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Iceberg orientation

Iceberg floating orientation explained: Icebergs are usually drawn floating vertically, while a stable iceberg orientation is usually on its side

Nearly every iceberg you see in a picture or diagram is probably floating the wrong way. This was what I learned (from Megan Thompson-Munson) after sketching Biz Stone's brilliant saying about the myth of overnight success.

With some approximation, the density of ice is around 900 kg/m3, and seawater is around 1,000 kg/m3. Therefore, the fraction of an iceberg that's submerged is around ~900/1000 or 0.9. So, about 90% of an iceberg is below the surface and 10% above, which is partly why they can be so dangerous. While most iceberg pictures get this part more or less correct, most of these icebergs will be floating vertically. In reality, a tall, thin iceberg will likely topple, so most icebergs end up floating on their side, not their tips, even though we rarely draw them this way.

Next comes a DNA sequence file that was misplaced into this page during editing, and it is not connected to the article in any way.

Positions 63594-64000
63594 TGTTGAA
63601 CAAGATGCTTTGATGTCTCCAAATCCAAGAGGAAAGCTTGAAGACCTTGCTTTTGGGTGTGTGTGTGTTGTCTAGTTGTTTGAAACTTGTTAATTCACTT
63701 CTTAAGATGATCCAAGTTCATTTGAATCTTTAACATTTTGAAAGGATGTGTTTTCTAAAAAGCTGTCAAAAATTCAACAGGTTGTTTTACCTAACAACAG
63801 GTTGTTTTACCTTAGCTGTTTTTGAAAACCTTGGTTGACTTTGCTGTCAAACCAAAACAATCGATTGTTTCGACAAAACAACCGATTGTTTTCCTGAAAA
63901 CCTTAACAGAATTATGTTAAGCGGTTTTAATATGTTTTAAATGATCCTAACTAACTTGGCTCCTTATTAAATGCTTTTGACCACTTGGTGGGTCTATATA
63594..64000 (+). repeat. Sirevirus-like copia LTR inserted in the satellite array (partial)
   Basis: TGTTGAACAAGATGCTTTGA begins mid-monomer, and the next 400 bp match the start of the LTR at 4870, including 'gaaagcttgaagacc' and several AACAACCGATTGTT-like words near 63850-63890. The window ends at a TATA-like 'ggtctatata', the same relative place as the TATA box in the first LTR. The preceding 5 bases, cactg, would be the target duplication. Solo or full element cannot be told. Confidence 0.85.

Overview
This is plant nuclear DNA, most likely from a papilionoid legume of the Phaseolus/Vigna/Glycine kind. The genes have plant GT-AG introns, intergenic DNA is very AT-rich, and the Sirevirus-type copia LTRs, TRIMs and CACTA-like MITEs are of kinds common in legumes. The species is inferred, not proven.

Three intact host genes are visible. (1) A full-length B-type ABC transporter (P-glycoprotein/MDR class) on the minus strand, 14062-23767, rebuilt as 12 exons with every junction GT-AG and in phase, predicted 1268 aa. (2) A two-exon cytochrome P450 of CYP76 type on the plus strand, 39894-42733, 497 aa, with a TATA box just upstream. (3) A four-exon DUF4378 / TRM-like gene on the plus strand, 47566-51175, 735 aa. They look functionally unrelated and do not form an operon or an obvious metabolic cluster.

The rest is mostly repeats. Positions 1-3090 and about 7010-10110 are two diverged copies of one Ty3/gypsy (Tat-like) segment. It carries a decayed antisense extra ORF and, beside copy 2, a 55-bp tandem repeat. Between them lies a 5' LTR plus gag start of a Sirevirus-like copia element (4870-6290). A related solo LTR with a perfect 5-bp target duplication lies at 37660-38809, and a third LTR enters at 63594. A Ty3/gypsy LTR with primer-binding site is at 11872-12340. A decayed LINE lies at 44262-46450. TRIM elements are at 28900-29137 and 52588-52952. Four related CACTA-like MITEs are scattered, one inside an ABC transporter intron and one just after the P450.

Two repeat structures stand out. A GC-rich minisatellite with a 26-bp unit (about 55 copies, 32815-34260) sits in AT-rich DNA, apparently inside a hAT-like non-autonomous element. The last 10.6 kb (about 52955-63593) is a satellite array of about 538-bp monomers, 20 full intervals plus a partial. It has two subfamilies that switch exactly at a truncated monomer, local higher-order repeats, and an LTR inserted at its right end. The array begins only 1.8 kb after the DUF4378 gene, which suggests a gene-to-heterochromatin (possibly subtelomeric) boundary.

I remember learning about a fascinating experiment with children of different ages estimating which glass holds more water: a tall, slender one filled high or a wider glass filled to a lower level. Younger children almost always chose the glass with the higher water level as the most water, even when it was significantly less than the shorter and wider glass. I wonder if it's part of why we draw icebergs vertically, at least when we're using them as a metaphor. It's easier to grasp quantities vertically, and we commonly underestimate volume spread over a wider area.

We may still want to draw our icebergs tall and deep to make our point, but now, at least, we can do so with the knowledge that they're not like the real ones.

If you want to see it yourself, Joshua Tauberer made a brilliant draw-an-iceberg-and-see-how-it-will-float game. I recommend you give it a go so it sinks in forever (sorry).

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